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Security Response

New Zero-Day Vulnerability Used in Operation Hangover Attacks

Created: 06 Nov 2013 15:13:57 GMT • Updated: 23 Jan 2014 18:03:20 GMT • Translations available: 日本語
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On November 5, Microsoft issued an advisory and a blog post to report a new zero-day vulnerability in the Microsoft Graphics component that affects Windows, Microsoft Office and Microsoft Lync: the Multiple Microsoft Products Remote Code Execution Vulnerability (CVE-2013-3906). The advisory states that the vulnerability exists in the way that certain components handle specially crafted TIFF images, potentially allowing an attacker to remotely execute code on the affected computer. 
 
While Microsoft has yet to release a patch for this vulnerability, it has provided a temporary "Fix It” tool as a workaround until a security update is made available. To ensure that Symantec customers are protected from attacks using this zero-day vulnerability, the following protection is being released:
 
Antivirus
 
Intrusion Prevention System
  • Web Attack: Microsoft Office RCE CVE-2013-3906_2
 
The Microsoft blog post states that this vulnerability is being actively exploited in targeted attacks using crafted Word documents sent in emails. Symantec’s research into the exploitation of this zero-day flaw in the wild has shown that our Symantec.Cloud service preemptively blocks emails sent as part of this attack. Here are some examples of the email subject headings and the attached files’ names seen in the attack:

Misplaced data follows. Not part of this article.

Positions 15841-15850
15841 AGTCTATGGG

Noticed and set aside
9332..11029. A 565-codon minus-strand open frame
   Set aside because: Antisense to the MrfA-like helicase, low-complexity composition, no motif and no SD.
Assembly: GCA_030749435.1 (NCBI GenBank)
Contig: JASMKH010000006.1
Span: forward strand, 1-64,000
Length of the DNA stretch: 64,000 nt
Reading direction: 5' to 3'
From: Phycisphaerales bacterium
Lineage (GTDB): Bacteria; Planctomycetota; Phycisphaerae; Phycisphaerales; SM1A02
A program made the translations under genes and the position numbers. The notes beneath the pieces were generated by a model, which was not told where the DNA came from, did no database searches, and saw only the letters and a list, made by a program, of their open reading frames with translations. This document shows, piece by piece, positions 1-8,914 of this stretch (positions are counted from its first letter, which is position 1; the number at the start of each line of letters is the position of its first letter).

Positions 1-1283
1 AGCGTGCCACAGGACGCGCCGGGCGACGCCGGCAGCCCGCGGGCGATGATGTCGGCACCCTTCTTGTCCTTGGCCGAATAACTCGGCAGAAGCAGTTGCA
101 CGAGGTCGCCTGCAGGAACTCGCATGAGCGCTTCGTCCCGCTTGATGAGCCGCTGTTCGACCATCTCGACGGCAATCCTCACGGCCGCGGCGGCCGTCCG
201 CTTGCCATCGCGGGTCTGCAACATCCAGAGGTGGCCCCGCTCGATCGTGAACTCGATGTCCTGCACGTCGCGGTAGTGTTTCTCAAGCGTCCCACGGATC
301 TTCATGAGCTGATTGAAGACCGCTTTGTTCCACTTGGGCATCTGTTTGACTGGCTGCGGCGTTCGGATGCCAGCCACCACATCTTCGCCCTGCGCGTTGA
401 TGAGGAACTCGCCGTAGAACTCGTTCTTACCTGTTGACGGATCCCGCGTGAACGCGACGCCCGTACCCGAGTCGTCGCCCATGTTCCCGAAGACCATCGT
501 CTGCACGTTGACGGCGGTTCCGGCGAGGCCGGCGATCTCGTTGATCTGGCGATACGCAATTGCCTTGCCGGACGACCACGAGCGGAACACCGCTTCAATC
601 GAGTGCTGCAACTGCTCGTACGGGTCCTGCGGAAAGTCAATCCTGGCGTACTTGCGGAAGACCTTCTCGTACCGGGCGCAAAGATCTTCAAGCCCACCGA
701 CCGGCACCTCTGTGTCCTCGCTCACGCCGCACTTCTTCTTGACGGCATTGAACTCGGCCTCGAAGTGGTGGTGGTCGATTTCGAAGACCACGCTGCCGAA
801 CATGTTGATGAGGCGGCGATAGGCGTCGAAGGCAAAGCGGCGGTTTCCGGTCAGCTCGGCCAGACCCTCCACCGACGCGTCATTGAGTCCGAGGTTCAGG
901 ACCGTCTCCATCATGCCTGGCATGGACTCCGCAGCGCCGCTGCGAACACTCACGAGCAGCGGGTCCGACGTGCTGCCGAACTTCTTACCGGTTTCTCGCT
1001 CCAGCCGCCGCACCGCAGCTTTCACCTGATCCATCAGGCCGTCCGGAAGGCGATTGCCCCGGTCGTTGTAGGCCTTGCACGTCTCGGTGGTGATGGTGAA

File name: Details_Letter of Credit.doc
Email subject: Illegal Authorization for Funds Transfer
 
File name: Missing MT103 Confirmation.docx
Email subject: Problem with Credit September 26th 2013
 
File name: Illegality_Supply details.docx
Email subject: Illegal Authorization for Funds Transfer
 
After analyzing the payloads being used in this attack, we have identified that the targeted emails are part of an attack campaign known as Operation Hangover, which we covered back in May 2013 in the blog post: Operation Hangover: Q&A on Attacks. At that time, the group behind these attacks was known to have used multiple vulnerabilities, but was not known to have used any zero-day flaws in the attacks. As predicted in our previous blog post, the exposure of Operation Hangover would not adversely affect the activities of the group orchestrating the campaign, which can be clearly seen now with these latest activities involving the zero-day vulnerability. 
 
Symantec has protection in place for the threats used in this latest wave of the Operation Hangover campaign as Trojan.Mdropper, Downloader and Infostealer. To allow customers to identify this attack, we are mapping the latest components of the Operation Hangover campaign to Trojan.Smackdown.B and Trojan.Hangove.B
 
Symantec will continue to investigate this attack to ensure that the best possible protection is in place. As always, we recommend that users keep their systems up-to-date with the latest software patches and refrain from opening any suspicious emails. We also advise customers to use the latest Symantec technologies and incorporate the latest Symantec consumer and enterprise solutions to best protect against attacks of this kind.